Alexander the Great was the legendary king of the Hellenistic Kingdom of Macedon. Born in 356 BC, he succeeded his father, Philip II, when he was just 20 years old. In just 10 years from his ascension to the throne, he built one of the largest empires of the Ancient World, as his kingdom stretched from the Adriatic Sea to the Indus River. He died in Babylon, which he intended to make the capital of his empire, in 323 BC, at just 33 years of age. After his untimely death, Alexander’s empire was divided amongst his successors, usually his generals or close family, who continued to mint Alexander coins. Gold staters, together with silver tratradrachms, were the principle denominations under Alexander the Great. However, unlike the tetradrachms, which depicted to the reverse and obverse two powerful male gods, Herakles and Zeus, the gold staters hold the depictions of the goddesses Athena and Nike.
Ancient Greek Alexander the Great Gold Stater Swivel Pendant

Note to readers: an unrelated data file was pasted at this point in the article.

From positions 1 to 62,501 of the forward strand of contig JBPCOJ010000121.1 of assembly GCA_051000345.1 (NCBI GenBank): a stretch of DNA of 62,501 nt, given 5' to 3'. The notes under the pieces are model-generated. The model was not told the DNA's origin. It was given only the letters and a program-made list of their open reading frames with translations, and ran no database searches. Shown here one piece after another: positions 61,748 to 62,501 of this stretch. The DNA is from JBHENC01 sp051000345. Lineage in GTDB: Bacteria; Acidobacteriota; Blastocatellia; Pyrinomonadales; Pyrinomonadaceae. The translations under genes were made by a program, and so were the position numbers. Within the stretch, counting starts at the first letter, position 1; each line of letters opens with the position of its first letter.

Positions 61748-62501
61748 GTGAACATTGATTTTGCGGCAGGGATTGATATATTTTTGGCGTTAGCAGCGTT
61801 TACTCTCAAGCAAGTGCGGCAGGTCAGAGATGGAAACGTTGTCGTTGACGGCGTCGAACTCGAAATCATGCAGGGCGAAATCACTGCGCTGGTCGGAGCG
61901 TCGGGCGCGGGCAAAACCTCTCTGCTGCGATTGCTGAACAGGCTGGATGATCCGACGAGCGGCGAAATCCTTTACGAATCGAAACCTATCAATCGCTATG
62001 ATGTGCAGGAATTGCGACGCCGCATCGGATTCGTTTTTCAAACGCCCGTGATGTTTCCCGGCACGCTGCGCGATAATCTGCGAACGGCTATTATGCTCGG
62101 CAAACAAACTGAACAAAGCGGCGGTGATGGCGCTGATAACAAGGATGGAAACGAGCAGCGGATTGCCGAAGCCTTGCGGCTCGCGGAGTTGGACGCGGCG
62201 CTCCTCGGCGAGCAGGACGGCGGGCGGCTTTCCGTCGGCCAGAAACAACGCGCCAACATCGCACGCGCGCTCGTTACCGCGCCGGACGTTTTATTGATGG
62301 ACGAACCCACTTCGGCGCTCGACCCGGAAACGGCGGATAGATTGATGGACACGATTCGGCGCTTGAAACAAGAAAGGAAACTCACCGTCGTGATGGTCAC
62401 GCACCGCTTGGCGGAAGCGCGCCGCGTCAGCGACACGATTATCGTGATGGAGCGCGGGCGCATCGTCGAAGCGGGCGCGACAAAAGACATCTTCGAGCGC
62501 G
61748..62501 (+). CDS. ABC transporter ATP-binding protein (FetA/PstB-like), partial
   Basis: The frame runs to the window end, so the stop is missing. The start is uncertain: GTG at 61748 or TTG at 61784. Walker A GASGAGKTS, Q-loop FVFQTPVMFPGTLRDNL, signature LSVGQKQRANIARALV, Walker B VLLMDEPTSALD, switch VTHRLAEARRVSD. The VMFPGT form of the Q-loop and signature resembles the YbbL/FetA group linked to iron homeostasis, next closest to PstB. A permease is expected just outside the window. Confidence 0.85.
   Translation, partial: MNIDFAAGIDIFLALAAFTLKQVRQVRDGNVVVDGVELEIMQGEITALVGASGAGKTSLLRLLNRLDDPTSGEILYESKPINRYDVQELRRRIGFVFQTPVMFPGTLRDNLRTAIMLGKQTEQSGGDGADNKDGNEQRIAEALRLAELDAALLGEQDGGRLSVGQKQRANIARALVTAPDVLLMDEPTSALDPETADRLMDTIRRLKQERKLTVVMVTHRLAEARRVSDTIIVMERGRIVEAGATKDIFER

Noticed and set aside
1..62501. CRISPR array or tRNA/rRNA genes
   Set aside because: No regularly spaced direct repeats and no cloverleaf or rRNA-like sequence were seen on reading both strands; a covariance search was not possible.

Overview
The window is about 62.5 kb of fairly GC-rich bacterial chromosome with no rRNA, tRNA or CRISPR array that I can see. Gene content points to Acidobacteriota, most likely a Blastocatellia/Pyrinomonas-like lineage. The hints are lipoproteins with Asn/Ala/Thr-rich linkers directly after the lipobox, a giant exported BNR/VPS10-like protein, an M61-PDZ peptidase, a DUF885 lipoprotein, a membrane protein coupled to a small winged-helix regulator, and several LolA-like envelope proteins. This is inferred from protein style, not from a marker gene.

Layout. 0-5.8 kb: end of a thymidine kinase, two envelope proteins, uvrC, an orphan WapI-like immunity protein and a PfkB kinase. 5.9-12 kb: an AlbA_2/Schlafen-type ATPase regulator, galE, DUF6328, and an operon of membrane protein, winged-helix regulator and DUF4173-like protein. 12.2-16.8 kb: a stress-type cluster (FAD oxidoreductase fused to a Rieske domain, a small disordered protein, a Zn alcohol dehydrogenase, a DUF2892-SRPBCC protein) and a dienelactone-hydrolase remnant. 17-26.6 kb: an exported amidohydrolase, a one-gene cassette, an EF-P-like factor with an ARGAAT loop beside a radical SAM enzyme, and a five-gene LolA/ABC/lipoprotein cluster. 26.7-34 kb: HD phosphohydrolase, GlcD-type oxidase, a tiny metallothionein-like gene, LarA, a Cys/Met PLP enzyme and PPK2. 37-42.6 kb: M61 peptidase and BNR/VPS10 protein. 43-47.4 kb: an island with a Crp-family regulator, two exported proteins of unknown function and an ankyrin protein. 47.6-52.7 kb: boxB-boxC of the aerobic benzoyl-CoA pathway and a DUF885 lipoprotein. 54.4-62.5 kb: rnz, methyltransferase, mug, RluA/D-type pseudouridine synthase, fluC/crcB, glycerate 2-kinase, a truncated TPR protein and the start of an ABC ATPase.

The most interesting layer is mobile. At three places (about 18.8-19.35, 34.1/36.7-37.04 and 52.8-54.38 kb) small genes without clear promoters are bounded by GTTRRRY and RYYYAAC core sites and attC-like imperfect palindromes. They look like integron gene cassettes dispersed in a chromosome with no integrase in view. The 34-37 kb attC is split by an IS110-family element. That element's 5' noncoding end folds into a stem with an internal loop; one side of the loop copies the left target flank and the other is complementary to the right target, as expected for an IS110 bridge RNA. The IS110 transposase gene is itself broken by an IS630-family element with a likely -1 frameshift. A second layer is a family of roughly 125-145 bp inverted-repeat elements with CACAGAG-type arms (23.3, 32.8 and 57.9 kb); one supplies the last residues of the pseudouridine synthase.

An ancient Greek gold stater of Alexander the Great, presented in a gold and silver swivel pendant. The obverse of the coin depicts the helmeted head of the Greek goddess Athena. She wears the crested Corinthian helmet, typical of such gold coins. To the reverse is the winged figure of Nike, standing and looking to the left. The faint outlines of a wreath and a stylus can also be seen; typical attributes. The coin is surrounded by an 18k modern gold frame. This is connected to a swivel pendant, made of silver, via two large domed terminals. These hinges lead to a decorated ribbed silver handle which twists in the centre to hold a suspension loop.
The silver chain is included which is 30.5cm half length, folded.
Condition: Fine condition. Some of the coin detailing has faded. Modern frame and pendant. Suitable for modern wear. Gold frame is hallmarked.